Scots share values ​​and attitudes with our fellow Europeans

Last week I watched Europe for Scotland hosted by Lesley Riddoch. A comment caught my attention. The French contributor, who works for Erasmus+, said that one of the big losses from our withdrawal from the program was for European educators who wanted to see Scottish schools because, as she said, what they are doing is largely admired. Let’s remember that the next time someone tries to disparage our “failing” schools!

I was also struck by Michael Russell’s quote in the Sunday National saying that the case for joining the EU should be cultural as well as economic. I totally agree.

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In 1971, I had the privilege of attending the International Summer School at the University of Oslo. I rubbed shoulders with students from all over the world, but mostly Americans and Europeans, and made friends with many. This was before we joined the EEC as it then was. It struck me strongly how much we shared values ​​and attitudes with European countries, unlike the United States, despite our so-called common language. There was also already an awareness of Scotland‘s distinct identity: a Dutch friend pointed out that, as he was from Brabant, calling it ‘Holland’ was like calling Scotland part of England.

This shared European identity was not limited to Western Europe. I met three Hungarian students who were very open and relaxed, and we had good conversations. I remember one of them said he knew their political system was wrong, but being in the Communist Party (only reliable members would be allowed overseas at the time) , he planned to work on the reform of the interior. I thought (a young cynic of 20!) that it was more likely that the system would change it rather than the other way around, but it came back to me in 1989 when the Hungarian Communist Party (unlike others in Eastern Europe the East) renamed itself and called multi-party elections.

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Later, I briefly lived and worked in Denmark. I felt immediately and comfortably at home there, in a way (dare I say it) that I have never felt in England. I have a friend, a Unionist, who insists that Scottish and English are really the same. If that’s true, I wonder why they keep electing such appalling governments!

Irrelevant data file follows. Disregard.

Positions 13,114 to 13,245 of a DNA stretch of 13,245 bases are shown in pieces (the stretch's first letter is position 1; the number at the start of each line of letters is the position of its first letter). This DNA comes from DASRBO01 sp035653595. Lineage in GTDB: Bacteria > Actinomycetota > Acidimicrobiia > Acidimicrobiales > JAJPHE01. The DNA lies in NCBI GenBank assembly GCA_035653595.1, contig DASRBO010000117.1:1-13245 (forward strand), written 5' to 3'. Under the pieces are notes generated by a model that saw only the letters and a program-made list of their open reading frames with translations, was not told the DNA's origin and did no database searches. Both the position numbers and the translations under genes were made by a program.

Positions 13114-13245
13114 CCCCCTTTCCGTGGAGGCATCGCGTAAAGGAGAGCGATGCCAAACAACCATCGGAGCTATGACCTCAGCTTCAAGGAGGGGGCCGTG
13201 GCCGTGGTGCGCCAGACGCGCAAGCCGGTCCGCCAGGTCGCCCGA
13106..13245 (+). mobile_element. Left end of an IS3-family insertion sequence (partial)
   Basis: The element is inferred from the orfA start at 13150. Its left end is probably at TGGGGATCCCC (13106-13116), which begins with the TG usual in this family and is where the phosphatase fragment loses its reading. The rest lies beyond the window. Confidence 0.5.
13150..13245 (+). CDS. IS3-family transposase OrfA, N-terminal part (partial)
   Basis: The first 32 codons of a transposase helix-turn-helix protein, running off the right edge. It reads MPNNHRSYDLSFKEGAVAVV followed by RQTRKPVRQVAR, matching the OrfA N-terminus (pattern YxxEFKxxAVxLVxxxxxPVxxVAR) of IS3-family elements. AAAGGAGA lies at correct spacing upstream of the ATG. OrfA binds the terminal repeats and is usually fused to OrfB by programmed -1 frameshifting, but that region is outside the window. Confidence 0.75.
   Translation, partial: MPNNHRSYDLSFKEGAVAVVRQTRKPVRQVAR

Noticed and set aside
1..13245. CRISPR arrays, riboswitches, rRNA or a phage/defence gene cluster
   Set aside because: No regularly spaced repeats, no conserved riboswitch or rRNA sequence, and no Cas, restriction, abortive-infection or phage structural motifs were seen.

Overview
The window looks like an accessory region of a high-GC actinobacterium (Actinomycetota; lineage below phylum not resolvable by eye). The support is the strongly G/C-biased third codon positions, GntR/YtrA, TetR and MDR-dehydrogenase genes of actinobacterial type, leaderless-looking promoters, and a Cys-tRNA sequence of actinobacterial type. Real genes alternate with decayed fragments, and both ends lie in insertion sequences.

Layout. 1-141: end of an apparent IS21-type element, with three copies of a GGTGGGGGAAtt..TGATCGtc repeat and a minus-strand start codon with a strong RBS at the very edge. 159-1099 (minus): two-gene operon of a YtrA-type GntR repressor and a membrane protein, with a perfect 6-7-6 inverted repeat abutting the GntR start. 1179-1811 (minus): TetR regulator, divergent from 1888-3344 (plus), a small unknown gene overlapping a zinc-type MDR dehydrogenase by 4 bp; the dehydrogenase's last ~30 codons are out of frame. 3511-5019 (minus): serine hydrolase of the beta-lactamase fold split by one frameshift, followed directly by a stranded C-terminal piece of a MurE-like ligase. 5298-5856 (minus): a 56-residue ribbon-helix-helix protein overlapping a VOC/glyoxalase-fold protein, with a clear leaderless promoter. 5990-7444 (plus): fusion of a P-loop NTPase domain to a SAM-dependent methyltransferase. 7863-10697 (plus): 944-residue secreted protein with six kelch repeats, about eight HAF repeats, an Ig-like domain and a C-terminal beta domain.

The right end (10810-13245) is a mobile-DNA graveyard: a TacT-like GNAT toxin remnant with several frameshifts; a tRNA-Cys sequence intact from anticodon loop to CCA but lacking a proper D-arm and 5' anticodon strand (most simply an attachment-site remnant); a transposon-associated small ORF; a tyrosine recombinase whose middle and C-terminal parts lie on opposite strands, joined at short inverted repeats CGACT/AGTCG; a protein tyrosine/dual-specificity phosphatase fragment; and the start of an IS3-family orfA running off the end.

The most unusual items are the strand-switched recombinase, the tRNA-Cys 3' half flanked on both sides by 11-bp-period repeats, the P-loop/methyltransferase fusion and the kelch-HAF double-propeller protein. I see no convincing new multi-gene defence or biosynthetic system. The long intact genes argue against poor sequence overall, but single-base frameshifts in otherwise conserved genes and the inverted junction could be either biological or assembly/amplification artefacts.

On a more anecdotal note, in the late 1970s, I was in Angers (northwestern France) with a group of agricultural students. In a bar one evening, the alcohol having been taken, the bar boys were getting louder and louder. I was at the other end of the bar with a friend, a charming and interesting Englishman. A group of French locals were mumbling about loud Scots, and my friend said recklessly “I’m not Scottish, I’m English!”. In an instant they turned on him and told him that the French and the Scots were still good friends, but the English…

To put it simply, I can’t help but think that before the Union, Scotland’s relationship with mainland Europe was through trade, while England’s was through war. England never really identified itself as part of Europe. It wasn’t just the ruling classes either. Years ago I read somewhere that a French diplomat appointed to the London of Elizabeth I was warned to be discreet in the streets because if ordinary people identified him as a foreigner they would mistreat him, if not worse.

Robert Moffat
Penicuik

WHY are Westminster politicians and the media afraid to mention Brexit when trying to explain rising prices, wage strikes, the cost of living crisis and the impending recession?

Apparently only the Covid pandemic and the war in Ukraine are to blame, according to Boris Johnson’s implosion of prime minister and his dysfunctional government.

The fact is that the disastrous Brexit deal in the UK has increased the costs and ability to do business with the world’s largest single market on our doorstep, the EU. Yet millions of misinformed and lied to people are still shouting “freedom of Europe”, except in Scotland!

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From perhaps the worst Prime Minister of all time to a Conservative party we didn’t vote for and which has been dragged out of Europe, only pessimism and negativity are offered by the Unionist campaign no, with promises and lies as a bonus.

Scotland must leave this damaged (irreparable) union with England and once again carve out its own name in the world as an independent British Isles and European nation.

Grant Frazer
Newtonmore

WATCHING Johnson get his brains and temper gored by Chris Mason on Monday was tragic, even amusing, as the Prime Minister’s shirt collar tightened and his face flushed as if a little boy had been caught pinching sweets at lunchtime, mumbling under his breath as the leftovers trickled down. her chin.

He does not distinguish fact from fiction, truth from lies, but only anything that passes for a response from a man busy doing a little more in life than indulging himself and saving his own skin while avoiding supposedly a war.

Is there anyone in the Conservative Party brave enough to see him impeached?

Tom Gray
braco